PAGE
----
Monday, July 17, 2006

Ransom Captive Israel (Part 4)

4. On-going Exile?
Wright’s work has sparked enormous debate about the presence of such restoration hopes in the first century, and the degree to which Jesus’ ministry should be read against them.[1] Maurice Casey has disputed Wright’s claim that Jews in the first century believed they were living in exile. In a review of Jesus and the Victory of God, Casey writes:

“The next serious problem is almost a leitmotiv of the whole book: the notion that Jews believed that they were in exile. At the time of Jesus, many Jews lived in Israel. Some lived permanently in Jerusalem. Jews came to Jerusalem from all over Israel and the diaspora for the major feasts… We would need stunningly strong arguments to convince us that these Jews really believed they were in exile.”[2]

Casey goes on to call “all” Wright’s arguments for an ongoing exile “quite spurious.”[3] Specifically, he disputes the claim that Jesus’ forgiveness of sins should be understood in connection with return from exile. He argues that return from exile does not necessarily follow from forgiveness of sins—there are many cases in which a people or an individual repent without such associations.[4]

An important reply to Casey has come from Craig Evans. Evans, I believe, demonstrates convincingly that Jews did not believe the return from Babylon constituted the end of exile. Evans cites Ezra 9:8-9:

“But now for a brief moment favor has been shown by the Lord our God, to leave us a remnant, and to give us a secure hold within this holy place, that our God may brighten our eyes and grant us a little reviving in our bondage. For we are bondmen; yet our God has not forsaken us in our bondage, but has extended to us his steadfast love before the kings of Persia, to grant us some reviving to set up the house of our God, to repair its ruins, and to give us protection in Judea and Jerusalem”[5]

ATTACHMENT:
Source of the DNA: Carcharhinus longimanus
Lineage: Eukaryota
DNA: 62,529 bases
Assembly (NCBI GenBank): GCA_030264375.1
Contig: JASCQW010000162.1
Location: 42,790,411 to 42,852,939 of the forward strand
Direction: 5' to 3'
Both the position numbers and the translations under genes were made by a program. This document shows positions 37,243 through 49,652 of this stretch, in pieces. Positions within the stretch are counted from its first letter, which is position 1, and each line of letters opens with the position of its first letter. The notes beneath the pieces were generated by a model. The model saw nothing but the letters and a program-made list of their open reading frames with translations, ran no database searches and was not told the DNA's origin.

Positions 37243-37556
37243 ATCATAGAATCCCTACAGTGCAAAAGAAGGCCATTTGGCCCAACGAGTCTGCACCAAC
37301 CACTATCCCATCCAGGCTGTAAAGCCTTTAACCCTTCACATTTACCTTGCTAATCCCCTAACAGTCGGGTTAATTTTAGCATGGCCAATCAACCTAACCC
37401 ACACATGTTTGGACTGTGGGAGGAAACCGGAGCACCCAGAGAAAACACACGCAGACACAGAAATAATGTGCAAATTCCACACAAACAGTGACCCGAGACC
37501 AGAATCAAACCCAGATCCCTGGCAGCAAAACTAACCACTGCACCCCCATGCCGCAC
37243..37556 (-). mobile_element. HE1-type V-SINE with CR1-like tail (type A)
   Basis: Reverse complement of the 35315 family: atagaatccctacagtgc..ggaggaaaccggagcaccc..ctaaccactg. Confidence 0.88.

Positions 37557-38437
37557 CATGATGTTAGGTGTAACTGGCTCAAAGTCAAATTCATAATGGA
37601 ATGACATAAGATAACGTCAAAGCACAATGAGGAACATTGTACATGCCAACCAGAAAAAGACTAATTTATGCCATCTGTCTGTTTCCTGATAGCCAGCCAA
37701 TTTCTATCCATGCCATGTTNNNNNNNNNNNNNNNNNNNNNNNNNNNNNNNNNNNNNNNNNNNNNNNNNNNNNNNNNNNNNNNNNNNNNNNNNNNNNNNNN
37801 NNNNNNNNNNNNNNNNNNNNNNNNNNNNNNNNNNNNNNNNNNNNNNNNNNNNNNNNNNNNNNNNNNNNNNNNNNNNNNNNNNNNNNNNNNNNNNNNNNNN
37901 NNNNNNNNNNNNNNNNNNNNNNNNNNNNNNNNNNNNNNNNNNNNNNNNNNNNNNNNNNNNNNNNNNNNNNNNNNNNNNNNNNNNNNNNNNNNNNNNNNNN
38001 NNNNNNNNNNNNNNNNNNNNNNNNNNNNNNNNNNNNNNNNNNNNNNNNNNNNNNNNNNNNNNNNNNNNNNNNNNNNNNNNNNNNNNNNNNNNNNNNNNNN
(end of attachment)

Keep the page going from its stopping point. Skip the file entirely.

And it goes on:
Evans also cites Nehemiah 9:36: “Here we are, slaves to this day—slaves in the land that you gave to our ancestors…”

2 Maccabees likewise implies that restoration from exile had not yet happened. In speaking of the location of the ark of the covenant it is said, “The place shall remain unknown until God gathers his people together again and shows his mercy” (2 Macc 2:7). Later, the author states: “We have hope in God that he will soon have mercy on us and will gather us from everywhere under heaven into his holy place” (2 Macc 2:18).

That first century Jews believed the exile was ongoing also seems apparent from messianic movements recorded by Josephus. The account of Theudas and the Egyptian Jew indicates that they used new Exodus themes in their message:
• working wonders (terata) and “signs” (sēmia) (cf. LXX Exod 7:3, 9;11:9-10; Deut 4:34; 6:22; 7:19; 11:3; 13:3; 26:8l 28:46; 29:2; 34:11)
• evoking Moses’ prediction of a coming prophet who would be like him (cf. Deut 18:15-22)
• persuading the people to “take up their possessions and to follow him to the Jordan River” (cf. Antiquities of the Jews 20.5.1)
• the command to part the waters
• the promise that at his command the walls of Jerusalem would fall (i.e., like Jericho).[6]

From the symbolism of their messages it seems clear that these men “promised a new conquest of the land.”[7] What seems clear from movements such as these is that Jews of the Second Temple period clearly believed the exile had not yet ended.[8]